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Danielle Fishel on Boy Meets World Pay Disparity

Danielle Fishel Discusses Pay Disparities and Discomfort on the "Boy Meets World" Set

UNIVERSAL CITY, CALIFORNIA - JANUARY 28: Actress Danielle Fishel visits Hallmark Channel's

Danielle Fishel began playing Topanga on "Boy Meets World" at the age of 12, but her memories of her first day on set are still vivid.

In an Aug. 8 episode of the podcast "Pod Meets World," Fishel recalled the feedback she received from series cocreator Michael Jacobs. "Michael starts off the notes by saying, 'Danielle, I'm going to give you your notes all at one time at the end, and I'm going to give everyone else their notes now,'" Fishel said. "'Because if I made everyone sit here through all of the notes I had for you, we would all be here for hours and no one would ever get to go home. So you're just going to wait for the end.'"

At the end of the rehearsal, Fishel, who had replaced another actor in the role that day, was sat down and told, "If you don't come back tomorrow doing this entirely differently, you are also not going to be here," she added.

Of course, Fishel wound up becoming a series regular, but things weren't all smooth sailing from there. A pay disparity between her and the other principal actors, she said, continued "even after I became a series regular." She explained, "The excuse that was used was that, 'Well, we didn't know you were gonna be on the show.'" But, she added, "By season two, you did know. By season two, I was accounted for." The disparity continued until she "had to threaten to not show up to a table read," she said, going by her father's advice to threaten exiting until she was given better pay.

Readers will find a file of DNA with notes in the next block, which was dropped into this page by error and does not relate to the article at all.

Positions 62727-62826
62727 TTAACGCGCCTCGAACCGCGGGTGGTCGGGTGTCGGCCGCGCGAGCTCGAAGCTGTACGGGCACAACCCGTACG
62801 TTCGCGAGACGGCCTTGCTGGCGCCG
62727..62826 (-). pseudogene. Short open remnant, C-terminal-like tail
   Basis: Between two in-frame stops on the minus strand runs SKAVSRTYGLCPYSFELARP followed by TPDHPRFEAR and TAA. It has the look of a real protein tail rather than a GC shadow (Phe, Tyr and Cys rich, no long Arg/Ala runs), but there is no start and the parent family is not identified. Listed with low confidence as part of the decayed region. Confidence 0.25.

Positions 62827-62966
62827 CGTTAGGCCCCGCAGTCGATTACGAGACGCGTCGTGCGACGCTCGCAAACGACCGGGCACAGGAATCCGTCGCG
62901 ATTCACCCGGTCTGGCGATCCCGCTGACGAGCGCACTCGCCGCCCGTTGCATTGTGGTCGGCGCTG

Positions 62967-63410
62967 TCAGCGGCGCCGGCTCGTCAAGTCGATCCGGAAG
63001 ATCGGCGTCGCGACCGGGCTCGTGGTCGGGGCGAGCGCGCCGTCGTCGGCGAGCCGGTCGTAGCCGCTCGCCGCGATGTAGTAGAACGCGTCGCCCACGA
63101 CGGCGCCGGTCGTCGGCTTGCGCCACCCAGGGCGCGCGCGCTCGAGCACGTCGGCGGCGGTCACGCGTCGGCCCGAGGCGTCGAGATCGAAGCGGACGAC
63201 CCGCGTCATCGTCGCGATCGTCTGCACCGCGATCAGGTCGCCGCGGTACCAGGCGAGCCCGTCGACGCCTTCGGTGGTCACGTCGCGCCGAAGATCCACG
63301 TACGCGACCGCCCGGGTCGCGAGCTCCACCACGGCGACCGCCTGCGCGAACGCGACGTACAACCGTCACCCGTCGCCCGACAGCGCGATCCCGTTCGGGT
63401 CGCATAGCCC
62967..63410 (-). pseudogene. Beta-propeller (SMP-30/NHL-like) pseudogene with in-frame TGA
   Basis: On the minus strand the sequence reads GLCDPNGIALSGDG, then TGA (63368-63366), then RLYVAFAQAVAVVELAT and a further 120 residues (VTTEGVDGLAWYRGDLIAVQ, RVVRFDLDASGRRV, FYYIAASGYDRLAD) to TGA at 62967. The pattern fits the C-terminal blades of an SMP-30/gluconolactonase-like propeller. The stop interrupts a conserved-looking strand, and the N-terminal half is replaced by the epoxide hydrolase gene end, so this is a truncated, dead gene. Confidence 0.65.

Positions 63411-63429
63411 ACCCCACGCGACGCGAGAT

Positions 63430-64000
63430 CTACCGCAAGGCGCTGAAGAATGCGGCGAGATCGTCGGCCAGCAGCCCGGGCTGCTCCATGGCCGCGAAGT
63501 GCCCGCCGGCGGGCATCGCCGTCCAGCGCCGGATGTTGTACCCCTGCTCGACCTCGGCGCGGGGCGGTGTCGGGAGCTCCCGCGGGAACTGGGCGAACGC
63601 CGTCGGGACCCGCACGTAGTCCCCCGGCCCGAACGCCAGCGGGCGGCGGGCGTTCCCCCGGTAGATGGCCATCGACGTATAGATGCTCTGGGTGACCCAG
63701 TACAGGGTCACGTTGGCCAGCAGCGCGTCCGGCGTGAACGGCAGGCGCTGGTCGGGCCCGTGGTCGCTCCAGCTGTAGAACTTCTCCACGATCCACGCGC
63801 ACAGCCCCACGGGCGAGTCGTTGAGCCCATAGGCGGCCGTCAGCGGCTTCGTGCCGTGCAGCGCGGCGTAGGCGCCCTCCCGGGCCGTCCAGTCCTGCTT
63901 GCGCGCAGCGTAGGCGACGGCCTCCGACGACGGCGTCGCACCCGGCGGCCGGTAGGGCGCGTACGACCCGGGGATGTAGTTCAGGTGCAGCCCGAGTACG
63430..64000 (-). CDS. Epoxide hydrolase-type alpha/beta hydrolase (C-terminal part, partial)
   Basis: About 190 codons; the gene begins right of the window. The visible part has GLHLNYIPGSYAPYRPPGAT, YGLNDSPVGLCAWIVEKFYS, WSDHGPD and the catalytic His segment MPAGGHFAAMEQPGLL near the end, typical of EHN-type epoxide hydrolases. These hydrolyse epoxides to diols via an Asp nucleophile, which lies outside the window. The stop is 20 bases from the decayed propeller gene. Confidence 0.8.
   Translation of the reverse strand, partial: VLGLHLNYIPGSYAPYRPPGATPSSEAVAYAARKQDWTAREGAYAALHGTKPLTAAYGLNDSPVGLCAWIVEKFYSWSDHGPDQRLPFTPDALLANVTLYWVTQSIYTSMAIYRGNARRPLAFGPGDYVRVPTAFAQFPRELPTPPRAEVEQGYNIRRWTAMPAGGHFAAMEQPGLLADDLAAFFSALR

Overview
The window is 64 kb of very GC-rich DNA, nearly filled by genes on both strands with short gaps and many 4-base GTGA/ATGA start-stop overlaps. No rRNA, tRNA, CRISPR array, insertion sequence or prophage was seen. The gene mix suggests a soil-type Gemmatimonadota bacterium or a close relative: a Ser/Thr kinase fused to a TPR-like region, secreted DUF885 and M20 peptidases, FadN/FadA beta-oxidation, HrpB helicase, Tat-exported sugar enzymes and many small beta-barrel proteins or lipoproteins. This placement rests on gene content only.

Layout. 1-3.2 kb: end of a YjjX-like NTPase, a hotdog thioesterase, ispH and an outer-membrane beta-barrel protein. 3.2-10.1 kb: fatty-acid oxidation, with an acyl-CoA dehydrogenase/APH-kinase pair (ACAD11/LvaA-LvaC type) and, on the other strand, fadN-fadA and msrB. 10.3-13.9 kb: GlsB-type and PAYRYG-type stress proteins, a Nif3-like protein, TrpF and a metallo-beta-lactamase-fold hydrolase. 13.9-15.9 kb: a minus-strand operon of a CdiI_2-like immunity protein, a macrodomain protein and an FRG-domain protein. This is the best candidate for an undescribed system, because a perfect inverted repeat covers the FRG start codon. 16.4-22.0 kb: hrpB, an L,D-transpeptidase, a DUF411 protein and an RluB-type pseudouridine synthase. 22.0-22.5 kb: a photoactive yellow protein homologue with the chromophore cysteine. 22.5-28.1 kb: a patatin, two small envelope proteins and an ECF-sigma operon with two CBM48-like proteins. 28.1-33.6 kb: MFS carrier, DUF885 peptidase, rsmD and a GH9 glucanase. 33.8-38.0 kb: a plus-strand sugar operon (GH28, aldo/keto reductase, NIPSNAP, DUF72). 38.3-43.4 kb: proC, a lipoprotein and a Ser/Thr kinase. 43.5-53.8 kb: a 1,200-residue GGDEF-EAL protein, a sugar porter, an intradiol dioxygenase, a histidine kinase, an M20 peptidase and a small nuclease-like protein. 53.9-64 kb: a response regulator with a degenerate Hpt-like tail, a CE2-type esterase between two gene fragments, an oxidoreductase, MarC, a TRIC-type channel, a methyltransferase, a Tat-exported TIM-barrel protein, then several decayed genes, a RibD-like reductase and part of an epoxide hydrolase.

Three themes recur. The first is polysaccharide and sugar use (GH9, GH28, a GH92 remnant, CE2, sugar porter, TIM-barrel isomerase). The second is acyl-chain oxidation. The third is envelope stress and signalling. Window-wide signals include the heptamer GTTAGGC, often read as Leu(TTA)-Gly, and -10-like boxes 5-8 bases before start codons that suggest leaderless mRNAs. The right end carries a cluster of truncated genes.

On the episode, Fishel and her costar Rider Strong also discussed their kiss scenes. "We were actors, it didn't matter whether or not we were uncomfortable or comfortable with it," Fishel said. "Whatever the writer wrote is what you did, and you were made to feel that if something did make you uncomfortable, it was inappropriate for you to express that."

Rider agreed, adding that he wished there was an intimacy coordinator on set. "The role of an intimacy coordinator makes so much sense to me," he said. "I love the idea . . . It's a necessary role because you can't just trust that a director or a producer is going to have the experience or the delicate tone that is required of that situation."

Fishel's experiences echo those written about by fellow child star Jennette McCurdy in her memoir "I'm Glad My Mom Died." In the book, McCurdy discussed feeling uncomfortable during her kiss scene on "iCarly," which also happened to be her first real-life kiss. "You try to just go with it, and if you're Nathan, my costar, it seems like you can," she wrote. "But if you're me, you can't. If you're me, you're just thinking about every single little thing that's happening, and your mind is racing, and you can't wait for it to be over with."

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